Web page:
Income From Stocks

Today TaxMama hears from Anna in Oregon, who is worried.
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“We received a letter from the IRS. My husband did not file for 2006 and 2007 because he did not make any money from his stock. I did file mine though. In 2008, my husband had a stroke, he is currently disabled and gets SSI. the Social Security Administration sent us a letter because they receive IRS alerts that he has unreported income from stocks. Actually, we are not getting a cent. The market is down and he lost a lot. We are in a big financial troubles just trying to pay the mortgage. So my question is: Are we going to lose his SSI, Our only financial source?”

TaxMama answers Tax Questions

Dear Anna,

It sounds like you’re having a tough time right now. I hope things improve for you.

But I have bad news for you. Yes, you are about to lose some of your husband’s SSI – if you do nothing.

After all, when there are stock sales that take place, even at a loss, IRS has no way of knowing you had a loss – unless you tell them.

Solving the problem is easy. Prepare your husband’s tax returns for those years and file them.
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Since he had losses on his stocks and little or no other income besides Supplemental Security Income, he probably won’t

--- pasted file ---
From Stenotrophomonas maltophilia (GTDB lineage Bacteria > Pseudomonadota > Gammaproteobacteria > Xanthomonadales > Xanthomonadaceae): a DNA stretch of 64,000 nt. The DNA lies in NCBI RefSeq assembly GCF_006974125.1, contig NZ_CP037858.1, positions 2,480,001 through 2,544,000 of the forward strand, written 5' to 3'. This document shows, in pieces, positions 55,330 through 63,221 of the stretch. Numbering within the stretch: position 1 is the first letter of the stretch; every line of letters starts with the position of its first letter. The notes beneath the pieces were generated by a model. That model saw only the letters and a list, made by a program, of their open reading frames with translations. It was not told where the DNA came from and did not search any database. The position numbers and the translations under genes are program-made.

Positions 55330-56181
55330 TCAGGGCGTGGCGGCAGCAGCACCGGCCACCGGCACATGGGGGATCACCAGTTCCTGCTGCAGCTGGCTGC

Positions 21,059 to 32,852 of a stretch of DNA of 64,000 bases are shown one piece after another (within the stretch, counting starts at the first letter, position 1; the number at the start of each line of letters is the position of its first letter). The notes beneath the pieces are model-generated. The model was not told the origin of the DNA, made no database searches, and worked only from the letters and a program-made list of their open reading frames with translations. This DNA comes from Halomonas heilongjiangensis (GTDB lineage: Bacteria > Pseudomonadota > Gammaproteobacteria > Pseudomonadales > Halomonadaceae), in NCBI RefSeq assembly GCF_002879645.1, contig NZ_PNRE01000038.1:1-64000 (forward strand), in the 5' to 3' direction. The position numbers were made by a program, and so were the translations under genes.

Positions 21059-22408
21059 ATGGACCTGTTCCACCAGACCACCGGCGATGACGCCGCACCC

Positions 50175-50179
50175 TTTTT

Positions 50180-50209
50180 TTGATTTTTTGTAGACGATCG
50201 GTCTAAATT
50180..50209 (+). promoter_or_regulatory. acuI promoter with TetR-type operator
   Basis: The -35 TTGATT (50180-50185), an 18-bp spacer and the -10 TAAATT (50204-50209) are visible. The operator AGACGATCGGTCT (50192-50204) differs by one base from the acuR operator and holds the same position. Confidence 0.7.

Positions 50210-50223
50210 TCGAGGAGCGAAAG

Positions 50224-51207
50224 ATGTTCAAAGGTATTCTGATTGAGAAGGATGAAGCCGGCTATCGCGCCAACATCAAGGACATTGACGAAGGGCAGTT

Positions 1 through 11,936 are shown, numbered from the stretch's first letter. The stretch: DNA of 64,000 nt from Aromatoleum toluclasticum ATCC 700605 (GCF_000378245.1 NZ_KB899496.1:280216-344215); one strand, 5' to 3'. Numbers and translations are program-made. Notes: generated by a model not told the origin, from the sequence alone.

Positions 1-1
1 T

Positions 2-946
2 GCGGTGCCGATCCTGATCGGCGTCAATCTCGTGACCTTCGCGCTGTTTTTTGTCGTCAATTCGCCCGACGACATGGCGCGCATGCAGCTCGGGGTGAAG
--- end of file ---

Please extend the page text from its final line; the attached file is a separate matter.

owe too much money.

Why might he owe money?

Because when you are married and file separately, you lose the $44,000 tax-free portion of the SSI income. Suddenly, 85% of ALL the SSI he receives becomes taxable.

Now I have good news for you. What I suggest you two do is to take the notices, and all his data – and YOUR 2006 and 2007 tax returns to an experienced tax professional. Perhaps they can file amended joint returns for those years.
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That will probably make all the taxes go away – and IRS won’t touch his SSI income.

The fact that your husband is disabled does not mean that he stops filing tax returns and behaving responsibly. If he can’t do these things, it’s your responsibility to take over.

And remember, you can find answers to all kinds of questions about how not to lose your Social Security benefits and other tax issues, free. Where? Where else? At

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